September 12, 1940 A group of French teenagers chase their dog down a hole and accidentally discover the most awesome cave paintings of all time at Lascaux. The prehistoric paintings are at least 15,000 years old, cover the walls and ceiling, and mainly depict animals. The degree of delicacy in these 600+ paintings is stunning. […]

2014 | Blog | Tags: , , , , , , Comments (0)

365 Days of Art: June 16 – NY Herald Reviews Edward Curtis’ Native American Project

June 16, 2014

June 16, 1907 The New York Herald says of Edward Curtis’ attempt to document all Native American tribes: The most gigantic undertaking since the making of the King James edition of the Bible”.

2014 | Blog | Tags: , , Comments (0)

365 Days of Art: June 6 – NYT Reviews Edward Curtis’ Photographic Book of Native American Research

June 6, 2014

June 6, 1908 The New York Times publishes a review of Edward Curtis’ first volume of research on all the Native American tribes in the United States, including photographs. An excerpt: Nothing like it has ever before been attempted for any people. He has made text and pictures interpret each other and both together present […]

2014 | Blog | Tags: , Comments (0)

365 Days of Art: April 30 – Chinese Pilgrim Describes Now-Destroyed Bamiyan Buddhas

May 3, 2014

April 30, 630 A Chinese Buddhist pilgrim by the name of Xuanzang visits the Bamiynan Buddhas and notes that the area contains “more than ten monasteries and more than a thousand monks”. He also noted that the two giant Buddha statues were “decorated with gold and fine jewels”. You can read more about the destruction […]

2014 | Blog | Tags: , , , Comments (0)

365 Days of Art: April 22 – Scientists Announce Discovery of World’s Oldest Oil Paintings

April 22, 2014

April 22, 2008 Scientists announce they have proved the world’s first-ever oil paintings were made in caves that were discovered behind, and after the destruction of, two giant statues of Buddha in Afghanistan. Ironically, the dynamiting of the statues by the Taliban in 2001 revealed the caves and art behind them. Scientists discovered that paintings […]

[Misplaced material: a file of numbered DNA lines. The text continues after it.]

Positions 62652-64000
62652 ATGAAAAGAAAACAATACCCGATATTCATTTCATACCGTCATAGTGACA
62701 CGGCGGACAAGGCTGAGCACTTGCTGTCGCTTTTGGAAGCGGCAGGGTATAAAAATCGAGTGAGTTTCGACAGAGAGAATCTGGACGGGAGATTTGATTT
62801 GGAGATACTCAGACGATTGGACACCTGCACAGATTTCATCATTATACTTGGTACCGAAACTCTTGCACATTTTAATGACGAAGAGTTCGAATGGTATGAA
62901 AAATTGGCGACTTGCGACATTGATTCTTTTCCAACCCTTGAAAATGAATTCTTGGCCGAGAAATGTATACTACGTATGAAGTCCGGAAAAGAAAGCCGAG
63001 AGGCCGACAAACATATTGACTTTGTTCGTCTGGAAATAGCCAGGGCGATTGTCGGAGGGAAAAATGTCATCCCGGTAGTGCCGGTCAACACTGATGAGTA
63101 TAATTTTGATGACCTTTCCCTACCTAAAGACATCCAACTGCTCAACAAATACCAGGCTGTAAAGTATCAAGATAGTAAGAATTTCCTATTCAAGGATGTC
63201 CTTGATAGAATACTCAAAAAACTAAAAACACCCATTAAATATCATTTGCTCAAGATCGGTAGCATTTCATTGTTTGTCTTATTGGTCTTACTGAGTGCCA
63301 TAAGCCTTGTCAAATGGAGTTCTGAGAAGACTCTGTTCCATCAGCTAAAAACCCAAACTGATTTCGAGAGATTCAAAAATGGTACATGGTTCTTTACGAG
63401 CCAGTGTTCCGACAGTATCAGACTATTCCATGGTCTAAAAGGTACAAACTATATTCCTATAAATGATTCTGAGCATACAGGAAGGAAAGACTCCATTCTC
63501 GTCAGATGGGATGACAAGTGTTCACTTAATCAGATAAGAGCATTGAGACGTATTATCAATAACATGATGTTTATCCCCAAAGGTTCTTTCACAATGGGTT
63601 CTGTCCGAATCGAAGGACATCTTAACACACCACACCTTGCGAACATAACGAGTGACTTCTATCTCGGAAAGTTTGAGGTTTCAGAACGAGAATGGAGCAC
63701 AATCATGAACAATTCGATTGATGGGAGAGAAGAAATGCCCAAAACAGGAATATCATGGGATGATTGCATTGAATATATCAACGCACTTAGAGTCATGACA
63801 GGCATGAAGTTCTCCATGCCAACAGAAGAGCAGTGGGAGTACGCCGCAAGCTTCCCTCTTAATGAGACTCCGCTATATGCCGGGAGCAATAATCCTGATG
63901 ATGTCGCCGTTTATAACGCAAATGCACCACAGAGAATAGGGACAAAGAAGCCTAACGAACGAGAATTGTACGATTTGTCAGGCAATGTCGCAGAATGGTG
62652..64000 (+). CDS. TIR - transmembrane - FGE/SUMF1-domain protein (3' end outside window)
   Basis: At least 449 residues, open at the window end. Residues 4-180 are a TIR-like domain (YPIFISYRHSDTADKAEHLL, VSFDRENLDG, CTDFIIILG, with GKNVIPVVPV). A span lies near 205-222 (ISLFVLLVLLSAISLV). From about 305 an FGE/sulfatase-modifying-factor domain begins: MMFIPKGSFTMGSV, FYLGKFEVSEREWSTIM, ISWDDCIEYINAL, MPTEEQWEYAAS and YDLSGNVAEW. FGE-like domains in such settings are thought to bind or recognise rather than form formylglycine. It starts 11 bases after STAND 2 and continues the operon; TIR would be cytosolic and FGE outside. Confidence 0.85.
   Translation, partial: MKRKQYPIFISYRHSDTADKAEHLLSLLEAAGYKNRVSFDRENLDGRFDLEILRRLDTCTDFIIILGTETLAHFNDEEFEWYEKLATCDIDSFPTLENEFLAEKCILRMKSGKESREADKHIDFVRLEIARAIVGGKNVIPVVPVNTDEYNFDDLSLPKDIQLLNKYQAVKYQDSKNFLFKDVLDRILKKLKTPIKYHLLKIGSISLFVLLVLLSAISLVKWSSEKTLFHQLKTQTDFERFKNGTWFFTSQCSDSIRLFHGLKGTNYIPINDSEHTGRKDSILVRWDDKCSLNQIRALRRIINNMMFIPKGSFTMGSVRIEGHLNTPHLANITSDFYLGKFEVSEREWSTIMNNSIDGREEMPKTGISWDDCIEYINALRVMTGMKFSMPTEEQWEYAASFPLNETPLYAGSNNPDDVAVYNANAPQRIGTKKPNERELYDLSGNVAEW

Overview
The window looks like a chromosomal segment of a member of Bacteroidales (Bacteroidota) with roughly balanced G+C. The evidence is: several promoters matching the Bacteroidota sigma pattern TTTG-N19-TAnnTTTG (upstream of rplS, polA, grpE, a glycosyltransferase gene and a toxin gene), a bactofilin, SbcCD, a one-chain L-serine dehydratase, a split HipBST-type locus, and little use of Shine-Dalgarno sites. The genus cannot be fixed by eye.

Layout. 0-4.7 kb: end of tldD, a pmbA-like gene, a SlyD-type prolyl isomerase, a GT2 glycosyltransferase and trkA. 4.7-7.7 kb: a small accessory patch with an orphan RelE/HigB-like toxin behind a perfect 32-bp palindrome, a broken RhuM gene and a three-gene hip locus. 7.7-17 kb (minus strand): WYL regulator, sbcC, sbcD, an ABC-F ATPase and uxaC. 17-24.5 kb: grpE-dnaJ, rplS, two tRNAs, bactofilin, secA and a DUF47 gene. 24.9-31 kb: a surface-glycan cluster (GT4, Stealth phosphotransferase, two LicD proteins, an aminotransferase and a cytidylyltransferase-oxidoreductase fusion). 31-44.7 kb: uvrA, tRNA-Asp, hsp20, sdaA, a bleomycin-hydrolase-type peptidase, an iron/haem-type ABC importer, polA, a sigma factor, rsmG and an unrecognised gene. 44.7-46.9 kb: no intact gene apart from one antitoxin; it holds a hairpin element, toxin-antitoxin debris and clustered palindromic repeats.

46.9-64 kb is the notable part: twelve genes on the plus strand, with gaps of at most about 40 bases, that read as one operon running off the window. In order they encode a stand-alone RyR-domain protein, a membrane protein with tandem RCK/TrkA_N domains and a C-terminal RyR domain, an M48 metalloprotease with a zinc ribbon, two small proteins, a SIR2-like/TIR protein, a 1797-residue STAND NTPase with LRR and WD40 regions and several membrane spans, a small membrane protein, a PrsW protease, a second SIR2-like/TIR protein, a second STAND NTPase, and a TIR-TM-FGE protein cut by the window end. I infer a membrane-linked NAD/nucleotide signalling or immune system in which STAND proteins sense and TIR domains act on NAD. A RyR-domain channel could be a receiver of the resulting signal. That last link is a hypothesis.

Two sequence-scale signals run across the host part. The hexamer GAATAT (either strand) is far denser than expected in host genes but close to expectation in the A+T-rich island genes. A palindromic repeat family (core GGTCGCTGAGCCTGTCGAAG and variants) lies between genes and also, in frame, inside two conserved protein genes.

2014 | Blog | Tags: , , , Comments (0)

365 Days of Art: April 15 – Brunelleschi Dies, Da Vinci is Born, Nike of Samothrace is Unearthed, Impressionists Exhibit Together, and Thomas Hart Benton Reveals Himself to Be a Fool (Again)

April 15, 2014

April 15, 1446 Filippo Brunelleschi, father of Renaissance architecture and engineer of the Duomo, dies. April 15, 1452 Leonardo da Vinci is born. April 15, 1863 An excavation on the Greek island of Samothrace unearthed a winged female statue carved from white marble, known as the Nike of Samothrace, or Winged Victory of Samothrace. It’s […]

2014 | Blog | Tags: , , , , , , , Comments (0)

365 Days of Art: March 13 – Elgin Marbles and Their Poor Conservation Are Subject of Letter

March 13, 2014

March 13, 1858 The Elgin Marbles, sculptures taken from the Acropolis in Athens, and their poor conservation were the subject of a letter, written by the superintendent of the “moving and cleaning the sculptures” at the British Museum: I think it my duty to say that some of the works are much damaged by ignorant […]

2014 | Blog | Tags: , , , Comments (0)